Anybody with access to the web can start a blog and there are millions of them with (at the time of writing) over 40 million new posts every month. If you ever need data on blogs try WordPress’s own stats page. It is scary how much content there is just on their platform according to their tracking. The actual figures are much higher.
As writers we should be striving to be better bloggers as our blogs are visible to anyone and will be used to judge the quality of our writing. I’d like to share some advice I heard once on a training course and discuss a hierarchy of blog posts from the most trivial to the most useful. And no, I don’t think I’m at the top of this scale by any means!
You need opinion plus rationale
Anybody can write a post that says something they believe. This is all fine and dandy and I would call these what posts. Sometimes what is all you need – a news post should be exactly that, news about what is happening. Better value can be had by turning a what into a why. I once heard the following on a training course:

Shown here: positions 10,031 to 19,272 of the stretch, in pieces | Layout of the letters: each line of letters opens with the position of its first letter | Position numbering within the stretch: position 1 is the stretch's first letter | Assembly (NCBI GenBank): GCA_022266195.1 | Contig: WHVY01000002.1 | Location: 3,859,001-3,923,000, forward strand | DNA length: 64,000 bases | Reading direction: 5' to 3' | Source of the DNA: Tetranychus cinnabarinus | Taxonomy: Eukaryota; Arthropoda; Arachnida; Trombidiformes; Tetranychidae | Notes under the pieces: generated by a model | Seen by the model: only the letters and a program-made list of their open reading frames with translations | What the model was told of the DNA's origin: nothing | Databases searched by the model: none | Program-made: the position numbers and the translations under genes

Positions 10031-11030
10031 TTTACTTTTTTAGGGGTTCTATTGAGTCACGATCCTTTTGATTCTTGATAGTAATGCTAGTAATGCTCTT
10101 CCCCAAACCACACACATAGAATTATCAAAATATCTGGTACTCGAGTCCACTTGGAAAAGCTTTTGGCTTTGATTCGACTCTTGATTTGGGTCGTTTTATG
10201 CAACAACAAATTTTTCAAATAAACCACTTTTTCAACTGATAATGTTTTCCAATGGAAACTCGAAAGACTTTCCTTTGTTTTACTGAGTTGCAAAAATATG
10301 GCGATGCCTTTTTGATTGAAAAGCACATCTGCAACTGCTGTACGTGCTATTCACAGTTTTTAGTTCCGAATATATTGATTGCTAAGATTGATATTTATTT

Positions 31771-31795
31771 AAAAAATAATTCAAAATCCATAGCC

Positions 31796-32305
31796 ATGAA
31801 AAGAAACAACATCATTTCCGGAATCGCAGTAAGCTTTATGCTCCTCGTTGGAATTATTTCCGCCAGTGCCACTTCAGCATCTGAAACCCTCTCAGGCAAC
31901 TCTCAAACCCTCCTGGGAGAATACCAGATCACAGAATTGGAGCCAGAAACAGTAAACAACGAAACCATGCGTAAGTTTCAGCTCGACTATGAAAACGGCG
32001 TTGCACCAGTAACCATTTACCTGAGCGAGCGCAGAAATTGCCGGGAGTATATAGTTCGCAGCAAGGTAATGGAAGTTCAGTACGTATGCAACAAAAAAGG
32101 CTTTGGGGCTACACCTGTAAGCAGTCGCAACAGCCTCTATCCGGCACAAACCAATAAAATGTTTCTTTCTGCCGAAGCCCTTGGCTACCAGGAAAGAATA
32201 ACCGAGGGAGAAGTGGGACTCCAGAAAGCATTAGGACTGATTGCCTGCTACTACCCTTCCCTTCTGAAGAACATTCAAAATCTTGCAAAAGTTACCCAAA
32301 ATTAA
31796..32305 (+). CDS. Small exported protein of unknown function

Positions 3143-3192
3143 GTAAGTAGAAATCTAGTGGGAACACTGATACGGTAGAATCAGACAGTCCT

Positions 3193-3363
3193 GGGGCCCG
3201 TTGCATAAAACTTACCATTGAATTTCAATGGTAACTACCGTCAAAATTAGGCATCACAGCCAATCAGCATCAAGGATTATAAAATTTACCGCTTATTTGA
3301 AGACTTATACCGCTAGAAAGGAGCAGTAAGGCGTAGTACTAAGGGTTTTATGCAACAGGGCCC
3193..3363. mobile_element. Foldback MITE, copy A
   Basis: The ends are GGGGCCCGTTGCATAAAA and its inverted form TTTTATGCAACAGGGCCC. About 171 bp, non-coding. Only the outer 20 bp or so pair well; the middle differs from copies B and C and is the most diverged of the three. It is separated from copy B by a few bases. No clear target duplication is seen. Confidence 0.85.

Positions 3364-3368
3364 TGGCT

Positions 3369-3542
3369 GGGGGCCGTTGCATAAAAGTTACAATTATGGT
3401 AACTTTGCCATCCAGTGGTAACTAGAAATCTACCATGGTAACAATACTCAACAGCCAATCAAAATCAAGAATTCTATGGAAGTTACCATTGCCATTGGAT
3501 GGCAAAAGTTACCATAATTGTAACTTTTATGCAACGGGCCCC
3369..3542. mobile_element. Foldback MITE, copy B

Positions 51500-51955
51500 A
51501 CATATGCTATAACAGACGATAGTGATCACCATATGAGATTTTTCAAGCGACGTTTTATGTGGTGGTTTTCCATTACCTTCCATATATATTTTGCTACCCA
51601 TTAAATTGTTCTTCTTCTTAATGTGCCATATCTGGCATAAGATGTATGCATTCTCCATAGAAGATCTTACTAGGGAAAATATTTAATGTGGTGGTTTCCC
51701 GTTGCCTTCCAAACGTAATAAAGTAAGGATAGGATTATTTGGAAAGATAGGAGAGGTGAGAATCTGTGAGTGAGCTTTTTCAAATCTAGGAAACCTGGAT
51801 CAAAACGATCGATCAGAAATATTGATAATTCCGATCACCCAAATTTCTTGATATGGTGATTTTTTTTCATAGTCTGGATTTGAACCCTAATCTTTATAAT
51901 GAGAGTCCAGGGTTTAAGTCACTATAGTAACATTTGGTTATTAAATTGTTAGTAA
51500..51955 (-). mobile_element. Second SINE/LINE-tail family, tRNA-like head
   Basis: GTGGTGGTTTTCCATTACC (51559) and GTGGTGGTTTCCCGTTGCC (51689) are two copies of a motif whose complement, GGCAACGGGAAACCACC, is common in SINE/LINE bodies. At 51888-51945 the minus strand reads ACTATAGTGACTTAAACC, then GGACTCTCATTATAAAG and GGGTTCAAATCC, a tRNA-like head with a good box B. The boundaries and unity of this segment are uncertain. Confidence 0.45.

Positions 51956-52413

Advice without rationale is just opinion
The reader needs to know not only what you are telling them but also why it is true. Take the first sentence of my second paragraph above:
- As writers we should be striving to be better bloggers… is the what of this article. It is the thing I am trying to convince you of
- … as our blogs are visible to anyone and will be used to judge the quality of our writing is the why. It is where I demonstrate the logic behind the what part of the premise. It should be enough to convince you to keep reading. If you are reading this it worked!
Curiously it is worth discussing the who element. Some bloggers have reputation and are so well known that just be knowing who they are their words gain extra value. These are people whose very opinions are of merit in their own right.
News items also need the when element to be newsworthy, the where is the blog itself. Adding how is even better – I convince you of something with rationale and then show you how to do it yourself.
What have you learned from reading this?
You should have learned the following three things:
- There is a place for posts that are just what but you can add more value
- A post with a why in its premise takes an article from opinion to advice or even a review (I liked the latest book from so-and-so because…)
- Add how to make sure your readers take away something more than just insight. Give them a skill!